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"As long as human rights are violated, there can be no foundation for peace. How can peace grow where speaking the truth is itself a crime?"

Olympics: Fair play, solidarity and fraternity

April 20, 2008

Primastuti Handayani
The Jakarta Post, Jakarta
Saturday, April 19, 2008

OPINION

When Baron Pierre de Coubertin restored the Olympic Games in 1894, he
dreamed of building a peaceful and better world by educating youth
through sports, without discrimination. More than a century later, his
dream has not been fully achieved.

With the 29th Olympic Games only four months away, organizer Beijing is
facing boycott threats from world leaders -- mostly from attending the
opening ceremony -- due to the Chinese government's violent handling of
recent unrest in Tibet, which claimed numerous lives, and the world's
low opinion of China's human rights record.

International Olympics Committee (IOC) president Jacques Rogge has
criticized the threats, saying boycotting the opening ceremony would
only hurt the athletes. Rogge also said political leaders were free to
decide whether to boycott the Games, adding that if they did boycott, it
"would not harm the quality and the success of the Games because the
Games are about the athletes".

This is true. We must remember the Olympic motto of "Citius, Altius,
Fortius", which means faster, higher and stronger. The motto is an
encouragement to athletes always to perform better.

It was a relief when 205 national Olympic committees unanimously
promised to reject any boycott and condemned political meddling in sports.

Participating athletes are also expected to live up to the Olympic
Charter, which bans any kind of "demonstration or political, religious
or racial propaganda" in any Olympic venue.

Boycotts are not a new issue for the Olympics. We remember how 62
countries, led by the United States, boycotted the 1980 Moscow Games as
a protest against the Soviet Union's intervention in Afghanistan. Four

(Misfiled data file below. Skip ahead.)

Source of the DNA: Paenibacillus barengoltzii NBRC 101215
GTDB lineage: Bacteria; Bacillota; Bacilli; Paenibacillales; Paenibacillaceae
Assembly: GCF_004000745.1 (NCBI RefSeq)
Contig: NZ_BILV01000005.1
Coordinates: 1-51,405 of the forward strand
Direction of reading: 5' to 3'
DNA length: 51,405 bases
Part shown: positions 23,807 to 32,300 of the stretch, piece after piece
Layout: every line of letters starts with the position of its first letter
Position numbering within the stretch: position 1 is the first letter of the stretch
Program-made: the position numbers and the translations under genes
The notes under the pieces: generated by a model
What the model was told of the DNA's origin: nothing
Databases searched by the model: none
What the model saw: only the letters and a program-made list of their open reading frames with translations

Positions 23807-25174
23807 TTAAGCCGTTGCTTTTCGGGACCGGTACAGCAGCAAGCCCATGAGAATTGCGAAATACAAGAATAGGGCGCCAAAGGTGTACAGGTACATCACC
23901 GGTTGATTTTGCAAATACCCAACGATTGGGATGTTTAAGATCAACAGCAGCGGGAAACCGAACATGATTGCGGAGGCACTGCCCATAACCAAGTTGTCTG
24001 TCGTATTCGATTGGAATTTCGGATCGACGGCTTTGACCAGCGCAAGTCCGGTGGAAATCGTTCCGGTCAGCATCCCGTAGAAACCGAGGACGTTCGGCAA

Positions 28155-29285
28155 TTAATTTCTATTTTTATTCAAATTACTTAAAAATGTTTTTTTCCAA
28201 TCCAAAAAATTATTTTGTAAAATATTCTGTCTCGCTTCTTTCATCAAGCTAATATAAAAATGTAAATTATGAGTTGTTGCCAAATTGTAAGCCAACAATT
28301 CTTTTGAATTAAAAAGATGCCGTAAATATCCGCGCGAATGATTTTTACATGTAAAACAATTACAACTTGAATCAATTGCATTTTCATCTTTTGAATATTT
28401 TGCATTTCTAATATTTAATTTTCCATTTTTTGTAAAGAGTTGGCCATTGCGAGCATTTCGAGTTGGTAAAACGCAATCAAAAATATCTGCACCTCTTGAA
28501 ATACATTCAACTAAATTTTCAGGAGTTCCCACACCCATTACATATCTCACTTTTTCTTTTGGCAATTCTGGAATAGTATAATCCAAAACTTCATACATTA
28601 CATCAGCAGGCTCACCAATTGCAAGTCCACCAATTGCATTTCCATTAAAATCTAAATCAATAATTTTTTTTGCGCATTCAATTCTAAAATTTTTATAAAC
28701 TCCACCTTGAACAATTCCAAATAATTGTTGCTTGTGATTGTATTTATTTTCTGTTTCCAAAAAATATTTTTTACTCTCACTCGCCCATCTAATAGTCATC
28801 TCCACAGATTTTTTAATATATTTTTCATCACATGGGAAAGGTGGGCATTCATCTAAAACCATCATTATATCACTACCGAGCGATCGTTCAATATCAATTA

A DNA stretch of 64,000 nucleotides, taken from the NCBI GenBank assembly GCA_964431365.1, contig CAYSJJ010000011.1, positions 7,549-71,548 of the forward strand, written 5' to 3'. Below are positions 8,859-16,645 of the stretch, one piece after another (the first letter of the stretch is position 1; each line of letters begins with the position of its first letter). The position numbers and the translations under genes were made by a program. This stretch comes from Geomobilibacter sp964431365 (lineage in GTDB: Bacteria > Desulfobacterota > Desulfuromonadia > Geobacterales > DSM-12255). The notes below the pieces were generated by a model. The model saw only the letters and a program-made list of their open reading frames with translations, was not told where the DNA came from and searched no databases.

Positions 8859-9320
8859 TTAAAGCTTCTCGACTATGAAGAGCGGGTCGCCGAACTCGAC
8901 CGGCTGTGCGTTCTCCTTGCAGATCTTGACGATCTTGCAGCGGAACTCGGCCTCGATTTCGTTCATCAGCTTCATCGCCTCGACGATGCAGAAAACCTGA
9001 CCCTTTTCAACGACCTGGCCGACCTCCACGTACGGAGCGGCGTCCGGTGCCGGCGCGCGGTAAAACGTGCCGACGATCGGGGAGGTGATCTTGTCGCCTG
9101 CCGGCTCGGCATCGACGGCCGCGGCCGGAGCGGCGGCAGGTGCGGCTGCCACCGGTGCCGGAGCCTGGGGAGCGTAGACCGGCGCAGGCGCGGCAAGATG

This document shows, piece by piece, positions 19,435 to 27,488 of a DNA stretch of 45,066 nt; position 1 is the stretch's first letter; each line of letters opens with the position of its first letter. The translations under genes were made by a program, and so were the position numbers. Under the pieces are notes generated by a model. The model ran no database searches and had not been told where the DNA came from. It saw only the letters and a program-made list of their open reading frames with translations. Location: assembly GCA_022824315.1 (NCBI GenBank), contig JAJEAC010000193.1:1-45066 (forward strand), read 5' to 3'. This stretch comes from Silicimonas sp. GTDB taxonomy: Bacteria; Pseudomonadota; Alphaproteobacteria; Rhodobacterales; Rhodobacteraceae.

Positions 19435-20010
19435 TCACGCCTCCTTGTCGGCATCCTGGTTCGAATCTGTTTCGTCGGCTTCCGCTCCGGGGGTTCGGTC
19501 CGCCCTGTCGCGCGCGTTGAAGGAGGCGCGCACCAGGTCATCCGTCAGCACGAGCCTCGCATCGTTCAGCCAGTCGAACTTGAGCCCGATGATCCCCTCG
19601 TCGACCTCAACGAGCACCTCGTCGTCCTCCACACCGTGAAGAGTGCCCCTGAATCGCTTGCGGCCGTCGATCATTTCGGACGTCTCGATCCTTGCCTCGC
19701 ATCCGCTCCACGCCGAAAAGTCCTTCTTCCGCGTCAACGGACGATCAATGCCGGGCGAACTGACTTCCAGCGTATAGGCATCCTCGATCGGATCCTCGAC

years later, the Soviet-led bloc boycotted the Los Angeles Olympics.

Such actions, however, go against the values of the Olympic movement. In
1991, the IOC called for an Olympic Truce for the Olympic Games, with
its first project to accommodate athletes from the disintegrating
Yugoslavia.

Former United Nations secretary-general Boutros Boutros-Ghali said that
"Olympism is a school of democracy. In other words, there is a natural
link between the ethics of the Olympic Games and the fundamental
principles of the United Nations".

The UN proclaimed 1994 as the International Year of Sport and the
Olympic Ideal and commended the Olympic Movement for its ideal to
promote international understanding among the youth of the world through
sports and culture.

Since this proclamation, the next three Olympics have been staged
peacefully, with the media back to focusing on world records, doping
issues and the hosts' success in staging the Games. However, this year
is an exception.

China is eager, perhaps overly so, to ensure the Olympics are a success,
particularly with Beijing being just the third Asian city to host the
quadrennial event.

The hosts have made numerous efforts to deal with air pollution, press
freedom and other issues. China has built incredible venues -- including
the landmark Beijing National Stadium, more popularly known as the Bird
Nest, and the Beijing National Aquatics Center -- to welcome the
Olympics despite criticism that construction of the venues has displaced
thousands of families.

But the country has faced other issues not related to the Olympics.
Chinese policies on Tibet, Darfur (Sudan) and Myanmar have received the
harshest criticism. Pressure has increased for Beijing to end the
violence in Lhasa and engage in a dialogue with Tibet. The Chinese
government has yet to respond to these calls.

Oscar-winning director Steven Spielberg stepped down as an artistic
director for the opening ceremony because of China's policies in Sudan.
Nobel Peace Prize laureate Desmond Tutu has asked China to play a
greater role in Myanmar peace efforts.

The Olympic torch relay has faced problems since its initial ceremony in
Athens, with many of the world's major cities having to organize massive
security details to protect the torch from protesters.

Jakarta will limit the torch relay, to be held on April 22, to inside
the Bung Karno Sports Complex in Senayan for fear of protests over
political issues. How can the public be aware of the upcoming Olympics
if they cannot see the torch being carried along the city's major
thoroughfares?

These issues will not go away if China stubbornly refuse to compromise
with the world's demands.

It is also important for the IOC members to refer to the committee's
fundamental principles and De Coubertin's early mission to make the
Olympics an educational project.

Former IOC president Juan Antonio Samaranch told the 1995 UN General
Assembly that Olympic education is based on fair play, solidarity and
fraternity.

"To change the world requires a transformation of people, and it is most
certainly that the philosophical role of sport comes into play ...."

So, the question for all the countries participating in the Olympics,
including China, is will they or won't they take part in efforts to
create a peaceful and better world, as imagined by De Coubertin all
those years ago.
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